Friday, October 12, 2012

Will the real expert please stand up?

At a job interview some time back, the managing director of the company I was interviewed by named two different WCM systems. Then he asked me which one of two I believed was the best. He obviously wanted to test my expertise in WCM, which he had heard of before the interview.

Although I was quite familiar with both products, I answered him that I couldn't possibly pick one or the other. Not without first understanding the needs of the organization that was to choose between the two products. Using my expertise in web content management, I could help them identify and describe their needs, state them as requirements, map those to the technical capabilities of each product, and then recommend the product that best fits their requirements (needs). Doing so requires you to ask the right questions, and knowing how to find the answers.

I believe it wasn't the answer he had expected, but I do hope he learned something about what it means to be an expert from my answer.

Being an expert is not about knowing everything within a certain domain. It is about being able to ask the right questions, and having the skills and network to find the answers.

In fact, if I hadn't been connected to so many smart people myself, I would have missed adding network part of being an expert (thank you @KluwerLearning).

Thursday, October 4, 2012

Tasks, networks, and transaction costs


The following tweet by the always excellent thinker Esko Kilpi got me thinking (and writing) this morning:


Here is the train of thought it set in motion.

We are all, as employees of organizations, hired to perform certain tasks. We perform these tasks to create value for someone. The work we are to do is not a role, or a function. Those are just conceptual containers, making it easier to define tasks that we are responsible for, and what tasks other people are responsible for.

To our help, as we perform our tasks, we have our own knowledge and experiences, information, various resources such as IT tools and systems, and – we have our own networks. Those networks connect us to even more knowledge and experiences, information, and resources that might be needed if we are to be able to perform our tasks. This is especially true when we encounter situations we have no previous experience from, when we lack information to make decisions, when we are faced with exceptions and problems that we cannot handle on our own – or where we would perform much better if we made use of the intellectual capital and resources we are connected to though our networks.

In reality, we never work in isolation. Any enterprise involves at least two persons; the provider of a service or product and the customer, and most of us work in much larger and more complex enterprises than that, involving hundreds or even hundreds of thousands of people - if we don't count the customers. The things we do as individuals are inter-connected with the things other people do. At the very least, our work is connected by a shared purpose, commonly expressed as vision and mission statements. To achieve that purpose, each and one of us don’t just need to do the right things (tasks) in the right way, but we must also coordinate our work. The work we do is connected on different levels, and these networks must be coordinated.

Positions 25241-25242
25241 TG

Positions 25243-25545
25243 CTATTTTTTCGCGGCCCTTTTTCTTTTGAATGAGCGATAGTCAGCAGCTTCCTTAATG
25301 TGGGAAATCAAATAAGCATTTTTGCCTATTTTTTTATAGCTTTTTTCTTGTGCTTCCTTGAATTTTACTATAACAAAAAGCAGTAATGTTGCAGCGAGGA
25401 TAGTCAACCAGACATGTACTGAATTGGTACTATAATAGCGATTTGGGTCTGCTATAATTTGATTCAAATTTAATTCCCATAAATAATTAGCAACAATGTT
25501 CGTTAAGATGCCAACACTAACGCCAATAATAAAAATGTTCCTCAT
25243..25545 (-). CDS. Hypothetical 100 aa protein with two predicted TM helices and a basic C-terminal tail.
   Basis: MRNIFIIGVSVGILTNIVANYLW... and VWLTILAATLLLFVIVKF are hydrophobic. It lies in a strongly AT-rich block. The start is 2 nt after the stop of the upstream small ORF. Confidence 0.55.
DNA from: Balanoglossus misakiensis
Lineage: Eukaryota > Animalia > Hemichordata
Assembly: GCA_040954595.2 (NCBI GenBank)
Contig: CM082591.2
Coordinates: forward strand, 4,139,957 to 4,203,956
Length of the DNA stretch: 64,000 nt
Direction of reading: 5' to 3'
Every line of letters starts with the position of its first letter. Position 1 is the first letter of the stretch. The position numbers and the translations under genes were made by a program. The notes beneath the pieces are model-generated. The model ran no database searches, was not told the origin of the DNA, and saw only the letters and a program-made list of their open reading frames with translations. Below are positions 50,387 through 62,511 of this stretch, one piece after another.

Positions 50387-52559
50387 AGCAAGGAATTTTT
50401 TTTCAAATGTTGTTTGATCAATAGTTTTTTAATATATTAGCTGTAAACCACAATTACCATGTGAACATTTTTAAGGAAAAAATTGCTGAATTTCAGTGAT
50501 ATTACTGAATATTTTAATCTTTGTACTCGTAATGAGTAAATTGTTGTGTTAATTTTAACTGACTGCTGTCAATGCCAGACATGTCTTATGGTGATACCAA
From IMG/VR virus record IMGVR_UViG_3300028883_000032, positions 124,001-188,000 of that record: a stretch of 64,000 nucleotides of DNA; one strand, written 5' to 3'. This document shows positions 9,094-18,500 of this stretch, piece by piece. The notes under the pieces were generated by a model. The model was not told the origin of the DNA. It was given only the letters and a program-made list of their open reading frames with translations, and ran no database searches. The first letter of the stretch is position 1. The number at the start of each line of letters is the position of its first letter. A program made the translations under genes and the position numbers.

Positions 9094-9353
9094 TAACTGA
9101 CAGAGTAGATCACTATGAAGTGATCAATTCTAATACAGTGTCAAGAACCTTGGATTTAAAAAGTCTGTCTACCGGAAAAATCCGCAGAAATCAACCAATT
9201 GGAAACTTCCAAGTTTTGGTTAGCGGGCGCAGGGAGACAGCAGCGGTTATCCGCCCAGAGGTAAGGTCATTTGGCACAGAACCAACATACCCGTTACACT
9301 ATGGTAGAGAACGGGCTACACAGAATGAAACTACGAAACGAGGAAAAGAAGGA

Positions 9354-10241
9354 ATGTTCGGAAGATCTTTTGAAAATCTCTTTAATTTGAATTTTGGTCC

As organizations are becoming more knowledge-intense, and need to adapt the enterprise to an ever-changing business environment, work (tasks) is also becoming more and more inter-dependent. It needs to be even more connected. We are now starting to realize that the formal structures and systems that we have created to make our work easier to control, measure, and improve inhibit rapid coordination and change instead enabling it. The paradox is that the network, the basic architecture of work upon which we have put the formal structures, is much faster at adapting to a changing environment. What it excels at is access and dissemination of new information. Many of the existing formal structures and systems are associated with transaction costs that simply makes it impossible to create, manage and distribute the amount of information with speed and precision they way we need to.

So, suddenly we need to adapt our formal structures and systems to support the network instead of constraining and suppressing it. We need to create a better balance between our capability to optimize our enterprise and our capability to adapt it to new situations. This is the challenge that more or less all organizations are facing today. To find the solutions for this problem, we cannot simply look in the rear-view mirror. We must try to envision the future we are heading into, and innovate how organizations and enterprises are designed, making smart use of new technologies that make the transaction costs for communication and coordination drop dramatically.